Club Blog

Brighton Boys & Girls Club Study Satellite Communications

by Clavel Macias | Mar 03, 2014

Derek Pierce, Brighton BGC Manager

The Boys and Girls Club in Brighton recently completed a special project learning more about satellite technology, particularly as it relates the Seminole channel on Direct TV. The project was completed in early January at the club. The project consisted of building a scale model satellite system , showing up links, down links, space satellites , launch vehicles, and signal path models made of string.

Conversation of the project with youth covered the history of satellite communications , the need for the technology, and its current uses, such as, TV, cell phones, radio, military , weather etc. The conversation also covered how modern digital compression works and how the tribe uses this technology for the Seminole channel on Direct TV.

“I noticed how some of the youth wondered why a dish pointed at the sky so I figured we should make a project out of it “ stated BGC Unit manger Derek Pierce.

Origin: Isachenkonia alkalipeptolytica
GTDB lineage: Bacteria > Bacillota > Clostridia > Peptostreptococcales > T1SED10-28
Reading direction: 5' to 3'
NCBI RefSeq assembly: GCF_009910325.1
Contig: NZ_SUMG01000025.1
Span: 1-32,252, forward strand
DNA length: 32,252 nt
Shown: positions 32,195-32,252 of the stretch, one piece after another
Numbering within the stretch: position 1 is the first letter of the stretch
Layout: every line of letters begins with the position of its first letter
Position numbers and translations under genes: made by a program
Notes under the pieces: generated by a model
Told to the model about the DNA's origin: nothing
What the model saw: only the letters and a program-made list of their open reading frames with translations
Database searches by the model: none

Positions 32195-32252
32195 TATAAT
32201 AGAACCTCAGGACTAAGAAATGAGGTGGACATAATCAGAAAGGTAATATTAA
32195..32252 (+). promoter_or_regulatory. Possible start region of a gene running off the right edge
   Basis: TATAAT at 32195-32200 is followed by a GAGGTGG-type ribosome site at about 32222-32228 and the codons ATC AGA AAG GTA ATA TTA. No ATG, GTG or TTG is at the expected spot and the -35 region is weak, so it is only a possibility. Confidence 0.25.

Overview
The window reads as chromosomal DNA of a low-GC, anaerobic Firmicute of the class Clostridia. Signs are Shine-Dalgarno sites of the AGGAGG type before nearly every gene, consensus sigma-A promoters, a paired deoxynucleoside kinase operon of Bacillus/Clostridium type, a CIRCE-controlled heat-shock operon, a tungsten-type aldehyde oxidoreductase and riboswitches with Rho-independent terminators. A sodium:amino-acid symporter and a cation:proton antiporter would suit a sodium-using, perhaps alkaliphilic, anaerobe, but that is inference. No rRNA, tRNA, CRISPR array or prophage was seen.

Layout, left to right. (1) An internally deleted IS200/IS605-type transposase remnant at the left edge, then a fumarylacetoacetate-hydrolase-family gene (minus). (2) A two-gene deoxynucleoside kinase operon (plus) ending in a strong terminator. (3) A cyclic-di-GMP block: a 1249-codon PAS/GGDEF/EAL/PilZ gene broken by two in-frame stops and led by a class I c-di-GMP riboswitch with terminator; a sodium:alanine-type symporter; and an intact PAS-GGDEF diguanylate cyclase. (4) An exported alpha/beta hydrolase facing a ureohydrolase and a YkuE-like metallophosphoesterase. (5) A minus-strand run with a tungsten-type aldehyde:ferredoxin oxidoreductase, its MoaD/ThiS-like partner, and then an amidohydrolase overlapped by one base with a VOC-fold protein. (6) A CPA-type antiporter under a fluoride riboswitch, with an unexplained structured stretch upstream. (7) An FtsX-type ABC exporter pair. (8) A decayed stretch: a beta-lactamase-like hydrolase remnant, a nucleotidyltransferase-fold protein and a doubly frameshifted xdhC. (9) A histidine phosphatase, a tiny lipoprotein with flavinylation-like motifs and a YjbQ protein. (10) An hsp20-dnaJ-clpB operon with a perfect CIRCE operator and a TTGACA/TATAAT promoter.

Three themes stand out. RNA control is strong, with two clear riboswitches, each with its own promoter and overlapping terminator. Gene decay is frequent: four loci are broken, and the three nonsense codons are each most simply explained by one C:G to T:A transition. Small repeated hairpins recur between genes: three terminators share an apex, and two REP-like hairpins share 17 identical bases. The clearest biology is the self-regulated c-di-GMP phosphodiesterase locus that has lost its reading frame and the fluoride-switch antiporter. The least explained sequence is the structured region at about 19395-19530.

The youth appeared very interested in the project. The youth participated in a brief description of the model and how a signal is transmitted to and from a satellite in space.

The youth had many intelligent questions, particularly about signal speed, distance covered, channel capacity , and how long a satellite will last in space.

“ The signal is going fast ! and goes thousands of miles before it gets to my house” stated Derrick Smith ( club member)

“ The satellite goes up on a rocket and floats in space! Wow!” stated Kayven Emily ( club member)

“ I had no idea how the dish worked, now when I see one, I realize how much is happening we don’t see” stated Jaden Puente ( club member)

The brief overview was followed by the opportunity for youth to make an exact scale model of a space satellite.

This model project inspired more great conversation about the building process, launch process and satellite life span.

Some youth talked about wanting to see a live satellite / rocket launch at Cape Canaveral someday .

This unusual project sparked a lot a great conversation about technology , space, engineering and future goals.

Blog Library